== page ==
Forum: Ruby yield example baffling - need help

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Tom C. (Guest)
on 2009-01-15 03:41
(Received via mailing list)
I'm studying the yield statement for the first time, today.

All's well until I see this example:

def myeach(myarray)
iter = 0
while (iter < myarray.length):
yield(myarray[iter])
iter += 1
end
end

testarray = [1,2,3,4,5]
myeach(testarray) {|item| print "#{item}:"}
→ 1:2:3:4:5:

I see a method with one parameter. There a block to the right of the
method call, inexplicably. It would make sense if some iteration were
going on, but I don't see that at all. One call, one execution (with a
loop), and we're out. What does "item" have to count through?

How can that yield do anything? How does it know about the block? It's
not passed in. The iteration appears to be happening IN the method,
using a block it cannot possibly see. Ouch! After some minutes, I'm not
getting this at all.

Can anyone clear my head for me. I've never seen anything like this. Or
is it just a weird Ruby idiom I'll just have to accept?

Thanks in advance.

Tom


--

~~~~~~~~~~~~~~~~~~~~~~~~~~~~~~~~~~~~~~~~~~~~~~~~~~~~~~~~~
Tom C., MS MA, LMHC - Private practice Psychotherapist
Bellingham, Washington, U.S.A: (360) 920-1226
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~~~~~~~~~~~~~~~~~~~~~~~~~~~~~~~~~~~~~~~~~~~~~~~~~~~~~~~~~
Tom C. (Guest)
on 2009-01-15 03:46
(Received via mailing list)
Tom C. wrote:
> end
> How can that yield do anything? How does it know about the block? It's
>
>
Arrgh. What a dolt. I just realized that ALL the yield examples I've
been studying have this block sitting over to the right - I was
converting the curly braces to parens in my mind, and so didn't see
them. It IS idiomatic weirdness. I yield to higher wisdom.

t.

--

~~~~~~~~~~~~~~~~~~~~~~~~~~~~~~~~~~~~~~~~~~~~~~~~~~~~~~~~~
Tom C., MS MA, LMHC - Private practice Psychotherapist
Bellingham, Washington, U.S.A: (360) 920-1226
<< removed_email_address@domain.invalid >> (email)
<< TomCloyd.com >> (website)
<< sleightmind.wordpress.com >> (mental health weblog)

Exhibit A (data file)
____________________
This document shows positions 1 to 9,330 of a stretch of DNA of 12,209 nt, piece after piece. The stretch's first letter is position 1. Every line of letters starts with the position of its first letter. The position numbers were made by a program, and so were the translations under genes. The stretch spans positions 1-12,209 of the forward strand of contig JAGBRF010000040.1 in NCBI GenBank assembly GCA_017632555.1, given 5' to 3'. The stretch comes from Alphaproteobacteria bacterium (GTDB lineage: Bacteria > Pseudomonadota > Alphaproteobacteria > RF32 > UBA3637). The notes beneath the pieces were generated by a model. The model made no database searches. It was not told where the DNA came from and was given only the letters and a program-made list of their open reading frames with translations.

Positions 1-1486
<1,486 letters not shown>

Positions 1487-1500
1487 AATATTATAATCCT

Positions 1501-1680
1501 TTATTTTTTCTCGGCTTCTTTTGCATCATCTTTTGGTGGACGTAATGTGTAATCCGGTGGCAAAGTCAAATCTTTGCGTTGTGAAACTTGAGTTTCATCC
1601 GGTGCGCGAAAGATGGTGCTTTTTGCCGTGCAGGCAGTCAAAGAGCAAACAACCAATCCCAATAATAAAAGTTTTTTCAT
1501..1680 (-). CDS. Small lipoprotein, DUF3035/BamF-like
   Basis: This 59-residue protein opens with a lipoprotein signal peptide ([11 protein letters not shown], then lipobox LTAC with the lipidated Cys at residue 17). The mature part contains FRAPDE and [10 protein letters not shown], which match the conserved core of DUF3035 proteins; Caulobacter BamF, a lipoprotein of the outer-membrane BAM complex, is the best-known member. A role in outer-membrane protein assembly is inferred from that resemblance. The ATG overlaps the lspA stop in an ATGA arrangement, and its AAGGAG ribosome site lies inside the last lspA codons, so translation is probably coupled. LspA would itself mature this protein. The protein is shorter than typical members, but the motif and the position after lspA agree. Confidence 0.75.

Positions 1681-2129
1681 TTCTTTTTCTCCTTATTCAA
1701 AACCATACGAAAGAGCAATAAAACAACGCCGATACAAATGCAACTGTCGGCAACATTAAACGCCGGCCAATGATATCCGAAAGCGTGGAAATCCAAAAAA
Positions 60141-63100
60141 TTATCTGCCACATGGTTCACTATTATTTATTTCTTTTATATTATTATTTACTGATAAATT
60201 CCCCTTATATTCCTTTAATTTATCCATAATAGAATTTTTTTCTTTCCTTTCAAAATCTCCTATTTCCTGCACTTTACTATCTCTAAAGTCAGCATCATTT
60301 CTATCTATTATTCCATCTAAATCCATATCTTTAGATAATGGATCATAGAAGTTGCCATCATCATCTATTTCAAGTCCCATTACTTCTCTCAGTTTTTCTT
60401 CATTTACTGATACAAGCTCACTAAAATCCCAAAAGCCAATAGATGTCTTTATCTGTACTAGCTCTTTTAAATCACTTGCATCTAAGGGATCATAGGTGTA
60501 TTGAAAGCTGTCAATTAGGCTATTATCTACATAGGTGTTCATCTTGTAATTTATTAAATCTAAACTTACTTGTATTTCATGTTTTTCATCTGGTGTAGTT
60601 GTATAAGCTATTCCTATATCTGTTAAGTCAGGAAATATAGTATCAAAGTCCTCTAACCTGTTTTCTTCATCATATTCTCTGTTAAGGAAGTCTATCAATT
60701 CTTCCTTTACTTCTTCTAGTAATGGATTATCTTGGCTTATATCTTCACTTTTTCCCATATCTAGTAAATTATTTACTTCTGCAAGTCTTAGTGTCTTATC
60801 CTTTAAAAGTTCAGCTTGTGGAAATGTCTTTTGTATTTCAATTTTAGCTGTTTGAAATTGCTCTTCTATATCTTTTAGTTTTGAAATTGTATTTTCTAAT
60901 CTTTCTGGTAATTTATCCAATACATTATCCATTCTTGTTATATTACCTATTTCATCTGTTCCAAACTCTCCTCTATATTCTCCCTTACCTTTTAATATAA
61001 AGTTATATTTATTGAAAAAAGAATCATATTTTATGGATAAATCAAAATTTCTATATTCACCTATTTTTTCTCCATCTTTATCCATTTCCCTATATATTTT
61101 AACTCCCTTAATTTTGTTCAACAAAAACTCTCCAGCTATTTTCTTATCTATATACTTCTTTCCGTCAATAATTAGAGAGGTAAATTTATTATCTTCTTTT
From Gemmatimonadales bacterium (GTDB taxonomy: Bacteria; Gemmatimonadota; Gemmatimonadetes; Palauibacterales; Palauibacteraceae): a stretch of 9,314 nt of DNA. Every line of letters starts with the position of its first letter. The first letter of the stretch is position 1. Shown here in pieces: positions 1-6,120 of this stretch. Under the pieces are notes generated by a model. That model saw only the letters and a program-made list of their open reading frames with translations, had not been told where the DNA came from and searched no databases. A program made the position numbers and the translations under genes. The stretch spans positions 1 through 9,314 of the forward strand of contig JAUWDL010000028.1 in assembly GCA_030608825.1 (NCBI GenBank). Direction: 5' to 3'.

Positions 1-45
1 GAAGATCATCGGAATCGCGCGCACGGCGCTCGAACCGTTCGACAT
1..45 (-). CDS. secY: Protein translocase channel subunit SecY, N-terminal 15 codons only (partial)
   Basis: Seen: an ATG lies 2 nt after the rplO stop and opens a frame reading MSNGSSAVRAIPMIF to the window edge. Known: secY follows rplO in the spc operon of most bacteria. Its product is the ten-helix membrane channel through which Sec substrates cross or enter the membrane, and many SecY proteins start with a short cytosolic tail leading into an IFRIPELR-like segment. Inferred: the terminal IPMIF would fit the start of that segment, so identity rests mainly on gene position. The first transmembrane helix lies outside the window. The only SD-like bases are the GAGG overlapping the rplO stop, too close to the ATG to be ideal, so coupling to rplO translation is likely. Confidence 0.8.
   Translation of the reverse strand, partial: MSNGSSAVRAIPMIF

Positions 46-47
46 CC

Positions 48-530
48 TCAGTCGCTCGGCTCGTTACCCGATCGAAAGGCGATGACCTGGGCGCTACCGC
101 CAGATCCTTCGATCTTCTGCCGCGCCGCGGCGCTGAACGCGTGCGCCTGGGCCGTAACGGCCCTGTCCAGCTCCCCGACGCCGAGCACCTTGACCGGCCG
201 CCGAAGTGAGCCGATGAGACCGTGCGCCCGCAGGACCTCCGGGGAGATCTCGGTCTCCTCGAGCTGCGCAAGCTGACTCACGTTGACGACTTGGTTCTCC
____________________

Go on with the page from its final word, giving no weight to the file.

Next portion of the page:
~~~~~~~~~~~~~~~~~~~~~~~~~~~~~~~~~~~~~~~~~~~~~~~~~~~~~~~~~
David A. Black (Guest)
on 2009-01-15 03:51
(Received via mailing list)
Hi --

On Thu, 15 Jan 2009, Tom C. wrote:

> end
> How can that yield do anything? How does it know about the block? It's not
> passed in. The iteration appears to be happening IN the method, using a block
> it cannot possibly see. Ouch! After some minutes, I'm not getting this at
> all.
>
> Can anyone clear my head for me. I've never seen anything like this. Or is it
> just a weird Ruby idiom I'll just have to accept?

I don't think it's weird, and I'd encourage you not to feel glum about
having to accept it. It's actually very elegant and cool.

The block, like the argument list, is a syntactic construct, part of
the method call. It is not, however, an argument; as you say, it is
not passed in (though you can "capture" it in a variable if needed).
It represents an anonymous function that is being made available for
execution, via yield, to the method.

When you say the method can't possibly see the block, you're assuming
that in a state of nature, methods can receive arguments but can't see
code blocks :-) Of course none of it happens except because of how
it's engineered, and the code block is part of the engineering, just
like the argument list.


David

--
David A. Black / Ruby Power and Light, LLC
Ruby/Rails consulting & training: http://www.rubypal.com
Coming in 2009: The Well-Grounded Rubyist (http://manning.com/black2)